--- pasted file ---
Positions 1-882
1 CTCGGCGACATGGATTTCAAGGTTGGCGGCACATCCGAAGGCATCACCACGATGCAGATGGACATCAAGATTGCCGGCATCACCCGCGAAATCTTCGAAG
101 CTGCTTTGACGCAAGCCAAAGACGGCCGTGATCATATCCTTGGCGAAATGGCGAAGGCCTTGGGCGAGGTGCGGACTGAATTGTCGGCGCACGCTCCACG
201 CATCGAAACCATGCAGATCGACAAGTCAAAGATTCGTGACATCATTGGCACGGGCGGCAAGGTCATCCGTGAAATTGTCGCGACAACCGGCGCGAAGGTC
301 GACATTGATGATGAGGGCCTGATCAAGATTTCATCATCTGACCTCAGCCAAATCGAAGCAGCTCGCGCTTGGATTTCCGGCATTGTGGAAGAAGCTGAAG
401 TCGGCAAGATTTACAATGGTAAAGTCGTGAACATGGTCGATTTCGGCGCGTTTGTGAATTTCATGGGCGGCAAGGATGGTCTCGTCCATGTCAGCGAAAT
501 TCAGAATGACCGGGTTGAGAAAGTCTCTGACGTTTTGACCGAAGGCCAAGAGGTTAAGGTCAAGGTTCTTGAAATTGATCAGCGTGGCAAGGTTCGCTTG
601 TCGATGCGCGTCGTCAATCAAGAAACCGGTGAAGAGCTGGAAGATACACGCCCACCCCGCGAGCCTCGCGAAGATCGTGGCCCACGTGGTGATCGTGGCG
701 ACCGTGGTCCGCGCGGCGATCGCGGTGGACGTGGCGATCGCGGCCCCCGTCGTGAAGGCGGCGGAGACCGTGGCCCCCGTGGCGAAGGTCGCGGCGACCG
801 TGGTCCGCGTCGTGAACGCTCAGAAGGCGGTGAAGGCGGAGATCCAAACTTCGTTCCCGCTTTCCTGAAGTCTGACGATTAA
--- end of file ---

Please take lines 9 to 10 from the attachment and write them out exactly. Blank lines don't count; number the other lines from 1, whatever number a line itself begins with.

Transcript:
701 ACCGTGGTCCGCGCGGCGATCGCGGTGGACGTGGCGATCGCGGCCCCCGTCGTGAAGGCGGCGGAGACCGTGGCCCCCGTGGCGAAGGTCGCGGCGACCG
801 TGGTCCGCGTCGTGAACGCTCAGAAGGCGGTGAAGGCGGAGATCCAAACTTCGTTCCCGCTTTCCTGAAGTCTGACGATTAA